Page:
Comparative evaluation of fracture resistance under static and fatigue loading of endodontically treated teeth restored with carbon fiber posts, glass fiber posts, and an experimental dentin post system: an in vitro study

Khetarpal Ambica, Kavitha Mahendran, Sangeeta Talwar, Mahesh Verma, Govindaswamy Padmini, Ravishankar Periasamy
Journal of Endodontics 2013, 39 (1): 96-100

INTRODUCTION: This investigation sought to compare the fracture resistance under static and fatigue loading of endodontically treated teeth restored with fiber-reinforced composite posts and experimental dentin posts milled from human root dentin by using computer-aided design/computer-aided manufacturing.

METHODS: Seventy maxillary central incisors were obturated and divided into 4 groups: control group without any post (n = 10), carbon fiber post group (n = 20), glass fiber post group (n = 20), and dentin post group (n = 20). Control group teeth were prepared to a height of 5 mm. In all other teeth, post space was prepared; a post was cemented, and a core build-up was provided. Half the samples from each group were statistically loaded until failure, and the remaining half were subjected to cyclic loading, followed by monostatic load until fracture.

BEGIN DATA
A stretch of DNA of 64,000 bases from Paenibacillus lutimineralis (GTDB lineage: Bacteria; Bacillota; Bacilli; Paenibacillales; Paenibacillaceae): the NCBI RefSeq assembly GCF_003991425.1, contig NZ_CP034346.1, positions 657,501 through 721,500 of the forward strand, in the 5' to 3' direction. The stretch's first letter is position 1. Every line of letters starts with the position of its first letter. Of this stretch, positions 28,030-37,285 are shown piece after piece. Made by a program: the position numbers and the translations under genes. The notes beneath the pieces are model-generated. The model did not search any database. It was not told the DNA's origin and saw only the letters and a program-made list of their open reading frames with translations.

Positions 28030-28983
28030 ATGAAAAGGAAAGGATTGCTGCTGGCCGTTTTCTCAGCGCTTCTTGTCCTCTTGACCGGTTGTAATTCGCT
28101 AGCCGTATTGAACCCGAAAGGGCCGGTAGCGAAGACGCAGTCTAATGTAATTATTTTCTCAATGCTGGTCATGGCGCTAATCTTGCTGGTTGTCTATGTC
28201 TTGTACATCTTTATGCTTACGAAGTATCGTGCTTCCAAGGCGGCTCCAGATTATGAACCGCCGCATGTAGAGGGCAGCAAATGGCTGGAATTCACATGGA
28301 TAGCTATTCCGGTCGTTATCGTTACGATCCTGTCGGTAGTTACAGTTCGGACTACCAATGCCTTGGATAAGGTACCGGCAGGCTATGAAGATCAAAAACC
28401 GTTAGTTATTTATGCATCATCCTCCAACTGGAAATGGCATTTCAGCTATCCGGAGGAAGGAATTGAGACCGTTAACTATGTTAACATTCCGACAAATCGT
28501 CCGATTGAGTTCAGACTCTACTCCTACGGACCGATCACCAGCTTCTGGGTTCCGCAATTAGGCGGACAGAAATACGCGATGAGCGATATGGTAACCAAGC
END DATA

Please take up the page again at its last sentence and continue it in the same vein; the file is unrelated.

RESULTS: One-way analysis of variance and Bonferroni multiple comparisons revealed a significant difference among test groups. The control group demonstrated highest fracture resistance (935.03 ± 33.53 N), followed by the dentin post group (793.12 ± 33.69 N), glass fiber post group (603.44 ± 46.67 N), and carbon fiber post group (497.19 ± 19.27 N) under static loading. These values reduced to 786.69 ± 29.64 N, 646.34 ± 26.56 N, 470 ± 36.34 N, and 379.71 ± 13.95 N, respectively, after cyclic loading.

CONCLUSIONS: Results suggest that human dentin can serve as post material under static and fatigue loading. Although at an early stage in research, the use of dentin posts in root-filled teeth looks promising.

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